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Nelson Mandela University (2019)

Comparing organic and conventional farming systems in George, South Africa

Swanepoel, Marike

Titre : Comparing organic and conventional farming systems in George, South Africa

Auteur : Swanepoel, Marike

Université de soutenance : Nelson Mandela University

Grade : Master of Science (MS) 2019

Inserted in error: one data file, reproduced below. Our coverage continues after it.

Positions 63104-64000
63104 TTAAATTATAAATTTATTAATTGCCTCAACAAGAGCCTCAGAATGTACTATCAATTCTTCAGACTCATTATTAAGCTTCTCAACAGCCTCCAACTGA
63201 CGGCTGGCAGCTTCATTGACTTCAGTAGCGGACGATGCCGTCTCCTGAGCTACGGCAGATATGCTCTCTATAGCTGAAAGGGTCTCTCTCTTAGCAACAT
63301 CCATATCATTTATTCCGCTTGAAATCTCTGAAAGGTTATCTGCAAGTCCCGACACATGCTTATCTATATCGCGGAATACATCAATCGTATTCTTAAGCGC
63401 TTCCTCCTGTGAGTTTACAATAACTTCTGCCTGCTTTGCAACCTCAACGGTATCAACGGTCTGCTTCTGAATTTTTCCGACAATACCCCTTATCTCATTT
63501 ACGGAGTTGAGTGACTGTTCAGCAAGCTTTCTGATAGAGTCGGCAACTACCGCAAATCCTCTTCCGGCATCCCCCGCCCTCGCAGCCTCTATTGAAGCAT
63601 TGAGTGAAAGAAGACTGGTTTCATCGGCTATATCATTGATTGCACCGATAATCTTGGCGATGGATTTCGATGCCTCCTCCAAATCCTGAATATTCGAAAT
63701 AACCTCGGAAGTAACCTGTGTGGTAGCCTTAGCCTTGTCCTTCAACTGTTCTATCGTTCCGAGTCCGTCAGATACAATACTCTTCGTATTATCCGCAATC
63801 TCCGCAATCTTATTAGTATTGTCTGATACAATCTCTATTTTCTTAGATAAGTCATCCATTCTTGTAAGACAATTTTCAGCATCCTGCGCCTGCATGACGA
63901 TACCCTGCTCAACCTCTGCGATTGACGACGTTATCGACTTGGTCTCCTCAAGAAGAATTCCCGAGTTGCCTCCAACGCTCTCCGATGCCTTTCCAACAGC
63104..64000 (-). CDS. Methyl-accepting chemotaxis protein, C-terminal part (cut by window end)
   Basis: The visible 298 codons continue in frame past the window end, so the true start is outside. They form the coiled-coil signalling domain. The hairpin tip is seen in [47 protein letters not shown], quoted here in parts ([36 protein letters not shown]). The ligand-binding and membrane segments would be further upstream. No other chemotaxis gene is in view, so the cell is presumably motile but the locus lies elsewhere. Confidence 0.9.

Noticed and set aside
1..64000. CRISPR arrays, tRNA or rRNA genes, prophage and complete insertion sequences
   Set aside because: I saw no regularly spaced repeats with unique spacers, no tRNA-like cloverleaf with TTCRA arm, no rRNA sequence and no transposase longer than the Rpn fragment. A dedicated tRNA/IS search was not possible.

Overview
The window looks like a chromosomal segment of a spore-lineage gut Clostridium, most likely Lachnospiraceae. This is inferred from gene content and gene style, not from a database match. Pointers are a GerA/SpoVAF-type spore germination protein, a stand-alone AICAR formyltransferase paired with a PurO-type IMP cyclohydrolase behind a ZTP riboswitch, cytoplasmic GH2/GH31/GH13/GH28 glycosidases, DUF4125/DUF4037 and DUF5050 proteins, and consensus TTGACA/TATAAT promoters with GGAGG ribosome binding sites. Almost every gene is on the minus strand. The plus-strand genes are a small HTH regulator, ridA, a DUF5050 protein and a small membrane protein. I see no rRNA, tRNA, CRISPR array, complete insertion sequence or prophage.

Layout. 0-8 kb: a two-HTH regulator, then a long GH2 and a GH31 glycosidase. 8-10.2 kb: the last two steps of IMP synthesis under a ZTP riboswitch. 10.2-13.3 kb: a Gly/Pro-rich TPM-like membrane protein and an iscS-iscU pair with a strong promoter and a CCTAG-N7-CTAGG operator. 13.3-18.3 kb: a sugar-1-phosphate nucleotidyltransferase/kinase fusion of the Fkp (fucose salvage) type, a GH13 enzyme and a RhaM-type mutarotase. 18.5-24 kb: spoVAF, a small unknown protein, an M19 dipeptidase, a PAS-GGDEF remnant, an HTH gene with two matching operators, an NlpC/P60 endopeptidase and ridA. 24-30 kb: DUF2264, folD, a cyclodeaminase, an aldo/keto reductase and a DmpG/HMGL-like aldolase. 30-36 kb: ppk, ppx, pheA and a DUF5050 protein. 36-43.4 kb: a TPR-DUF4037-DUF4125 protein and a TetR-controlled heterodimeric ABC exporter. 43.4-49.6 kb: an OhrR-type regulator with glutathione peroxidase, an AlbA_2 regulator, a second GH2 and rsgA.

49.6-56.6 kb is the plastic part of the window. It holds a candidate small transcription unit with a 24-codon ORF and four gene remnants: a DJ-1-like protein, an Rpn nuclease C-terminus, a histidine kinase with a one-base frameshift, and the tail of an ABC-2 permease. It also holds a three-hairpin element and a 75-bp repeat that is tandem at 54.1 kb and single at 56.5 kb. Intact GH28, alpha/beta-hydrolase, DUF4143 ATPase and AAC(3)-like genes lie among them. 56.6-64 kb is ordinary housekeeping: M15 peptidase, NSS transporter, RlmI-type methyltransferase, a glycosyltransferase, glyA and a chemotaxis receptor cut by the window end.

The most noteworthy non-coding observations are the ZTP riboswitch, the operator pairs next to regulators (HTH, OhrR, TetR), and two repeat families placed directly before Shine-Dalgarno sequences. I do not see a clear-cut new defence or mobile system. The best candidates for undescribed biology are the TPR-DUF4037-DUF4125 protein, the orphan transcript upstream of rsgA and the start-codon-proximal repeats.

This study presents some of the findings of a long-term comparative study at the Nelson Mandela University George campus which started in 2014. This research compares the differences in crop yields and soil fertility under conventional and organic farming systems. Although previous research that was conducted will be presented briefly, the main focus of this dissertation is to report on the research results generated during the 2016/17 and 2017/18 cropping seasons. The baseline study (indicator measurements) was done in 2014 and investigated soil fertility before the different farming systems were implemented. The rapid increase in human population threatens food security, especially in developing countries. Climate change together with the degradation of soil and other natural resources due to high-input industrial farming, provide further challenges in terms of agriculture and future food security. Agricultural production in South Africa faces three obstacles : water scarcity, infertile soils and poor institutional support. Therefore, regenerative and sustainable agriculture practices such as organic farming, are increasingly being promoted as an alternative to conventional farming systems in southern Africa. What is the best way of farming ? This is the question every farmer is confronted with. Some say organic whilst others say conventional, but how do we determine this ? What is the role of crop rotation in pest management, soil fertility and crop yield ? So we set up the research to compare the two farming systems so that decisions can be based on sound scientific findings. Results showed a significant increase in the case of the organic yield in season 2016/17 for cabbage and in both seasons (2016/17 & 2017/18) for cowpea and sweet potato, proving that organic farming yields can increase over time. Soil fertility changes from the baseline year (2014) till the end of season 2017/18 were compared. Overall organic farming systems showed very promising results with higher levels of soil pH followed by a significant increase in important soil nutrients (P, K & C) compared to conventional systems. Crop rotation also had positive effects.

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